What to Do if Your Retainer Doesn’t Fit

What to Do if Your Retainer Doesn’t Fit
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What to Do if Your Retainer Doesn’t FitClinical Content Reviewed by Dr. Jay Khorsandi, DDS
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Table of Contents

  1. How Retainers Work
  2. Not Fitting Properly?
  3. Reasons They Stop Fitting
  4. What to Do
  5. Don't Try This at Home
  6. References

If your retainer doesn’t fit, reach out and take it back to your dentist or orthodontist. They can usually craft or order a new retainer for you to start using again.

If your teeth have moved a lot and become misaligned, you may be a candidate for clear aligners to straighten them again.

A retainer is an orthodontic device that is made to help keep teeth straight. They are rarely, if ever, used on their own. 

They are usually prescribed in combination with braces or aligners or as a follow-up to either treatment.1 

Typically, retainers are the final phase of orthodontic procedures. After your treatment to straighten your teeth is complete, your dentist or orthodontist will give you retainers to make sure that your newly positioned teeth do not shift back into their original positions. 

In most cases, patients have to wear their retainers only at night. Doing so complements (and reinforces) the work already being done by the braces or aligners.

My retainer isn’t fitting properly…

You might notice that your retainer isn’t fitting properly anymore. This is not a serious issue, and it can be easily rectified by your dentist or orthodontist.2 

How will you know if your retainer isn’t fitting properly anymore? All you have to do is carefully place the retainer in your mouth, and check to see that it fits into place. 

If your retainer is fitted correctly, it will feel snug and then loosen up a little to allow you a little comfort. If it feels like you have to force your retainer into place, or it feels like your retainer is too tight, you should see your dentist or orthodontist. 

It is important that you only wear your retainer if it fits properly and comfortably. Trying to wear your retainer when it isn’t fitting properly can be, at best, painful. At worst, you might end up damaging your teeth or your retainer.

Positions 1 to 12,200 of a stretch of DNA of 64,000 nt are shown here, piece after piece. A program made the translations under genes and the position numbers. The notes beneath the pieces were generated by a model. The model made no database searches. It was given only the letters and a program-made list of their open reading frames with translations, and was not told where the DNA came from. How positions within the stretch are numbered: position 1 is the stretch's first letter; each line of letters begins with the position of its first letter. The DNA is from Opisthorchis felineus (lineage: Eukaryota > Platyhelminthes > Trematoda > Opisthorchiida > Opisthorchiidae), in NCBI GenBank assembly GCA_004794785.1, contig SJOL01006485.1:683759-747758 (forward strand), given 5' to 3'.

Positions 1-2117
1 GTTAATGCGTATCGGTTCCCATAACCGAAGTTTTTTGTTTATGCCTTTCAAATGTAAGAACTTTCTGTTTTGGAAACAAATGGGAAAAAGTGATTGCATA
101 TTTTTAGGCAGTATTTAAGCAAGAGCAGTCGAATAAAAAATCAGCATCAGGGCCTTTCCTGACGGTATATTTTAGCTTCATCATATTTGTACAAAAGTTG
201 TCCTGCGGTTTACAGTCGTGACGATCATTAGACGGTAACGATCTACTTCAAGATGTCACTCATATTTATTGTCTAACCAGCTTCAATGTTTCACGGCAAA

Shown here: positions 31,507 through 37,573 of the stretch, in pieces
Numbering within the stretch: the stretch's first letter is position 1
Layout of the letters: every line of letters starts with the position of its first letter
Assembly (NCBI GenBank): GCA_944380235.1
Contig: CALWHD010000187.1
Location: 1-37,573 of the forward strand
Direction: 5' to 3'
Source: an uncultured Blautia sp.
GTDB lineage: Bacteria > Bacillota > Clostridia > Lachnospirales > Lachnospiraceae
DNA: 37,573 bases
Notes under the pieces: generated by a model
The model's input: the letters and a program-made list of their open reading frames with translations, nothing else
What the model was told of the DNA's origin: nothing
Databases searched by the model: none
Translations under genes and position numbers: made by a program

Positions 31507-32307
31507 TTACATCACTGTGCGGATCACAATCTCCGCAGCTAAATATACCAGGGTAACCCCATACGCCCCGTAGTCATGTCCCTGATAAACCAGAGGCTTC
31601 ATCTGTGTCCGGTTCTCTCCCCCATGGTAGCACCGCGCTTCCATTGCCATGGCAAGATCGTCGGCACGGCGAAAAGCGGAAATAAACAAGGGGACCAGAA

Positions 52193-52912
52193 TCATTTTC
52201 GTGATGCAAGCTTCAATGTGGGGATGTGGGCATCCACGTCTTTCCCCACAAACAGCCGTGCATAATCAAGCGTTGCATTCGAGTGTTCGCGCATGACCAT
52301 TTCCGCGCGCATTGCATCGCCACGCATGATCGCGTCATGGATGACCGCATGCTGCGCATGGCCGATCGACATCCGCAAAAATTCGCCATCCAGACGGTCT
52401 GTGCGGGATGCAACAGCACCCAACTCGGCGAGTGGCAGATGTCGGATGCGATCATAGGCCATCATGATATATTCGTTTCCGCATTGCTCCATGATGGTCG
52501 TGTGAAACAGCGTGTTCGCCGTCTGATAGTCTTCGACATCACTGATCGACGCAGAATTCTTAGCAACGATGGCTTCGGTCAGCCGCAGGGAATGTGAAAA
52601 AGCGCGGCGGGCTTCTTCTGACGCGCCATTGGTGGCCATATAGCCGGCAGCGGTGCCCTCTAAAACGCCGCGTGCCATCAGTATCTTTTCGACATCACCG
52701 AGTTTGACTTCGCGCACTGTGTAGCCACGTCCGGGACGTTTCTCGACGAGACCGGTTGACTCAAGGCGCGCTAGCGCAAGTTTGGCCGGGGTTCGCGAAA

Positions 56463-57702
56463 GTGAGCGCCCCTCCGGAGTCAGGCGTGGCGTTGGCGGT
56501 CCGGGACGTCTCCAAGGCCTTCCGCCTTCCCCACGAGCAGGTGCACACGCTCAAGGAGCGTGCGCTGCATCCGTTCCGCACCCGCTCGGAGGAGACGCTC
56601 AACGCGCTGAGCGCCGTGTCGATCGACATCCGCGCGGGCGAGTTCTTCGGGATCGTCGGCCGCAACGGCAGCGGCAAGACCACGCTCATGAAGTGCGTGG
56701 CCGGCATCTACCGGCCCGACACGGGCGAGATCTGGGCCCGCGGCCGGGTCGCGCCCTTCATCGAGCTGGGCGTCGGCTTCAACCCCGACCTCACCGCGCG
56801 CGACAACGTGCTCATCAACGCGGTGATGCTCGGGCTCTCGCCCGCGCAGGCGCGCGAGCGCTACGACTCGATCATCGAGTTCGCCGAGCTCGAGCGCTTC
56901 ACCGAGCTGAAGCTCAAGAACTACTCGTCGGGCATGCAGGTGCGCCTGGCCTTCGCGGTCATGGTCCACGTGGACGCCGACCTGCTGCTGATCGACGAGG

Reasons retainers stop fitting

Why might your retainer not be fitting properly anymore? Some reasons include:

Your teeth shifted over time and are in a different position

If you have not worn your retainer for a long time, your teeth may shift in their position. This means the old retainer will no longer fit your teeth and dental arch.

You should ask your dentist or orthodontist about getting a retainer that is sized for your teeth’s current positioning. This will likely continue until your teeth have settled into their desired positions for the long term. 

Improper use & storage of your retainer

Be careful when you insert your retainer. Trying to force it into your mouth will almost certainly damage it.

You should also have been given a case for your retainer. Make sure to put your retainer in this case when you’re not using it since the case is designed to help the retainer keep its shape when not being used. 

Eating foods that can compromise the integrity of the retainer’s wire

Some foods can damage the inside surface of the wire, causing the metal to wear down faster than normal. 

If you eat a lot of popcorn and pretzels, this might be why your retainer isn’t fitting as well as it used to. There are salt crystals in pretzels that corrode metal over time, weakening the integrity of the wire. Popcorn can get stuck in your retainer, and fragments of the popcorn can also break down your wire. 

Your dentist or orthodontist will likely advise you to avoid pretzels and popcorn for however long you have to wear your retainer.

Steps to take if your retainer stops fitting

If you discover that your retainer isn’t fitting like it should, the first thing you should do is make an appointment with your dentist or orthodontist. Do this as soon as possible. 

Waiting too long might mean that your teeth have reverted too far back to their original positions. You might need to resume a longer form of orthodontic care to get back to the point where you can use just a retainer.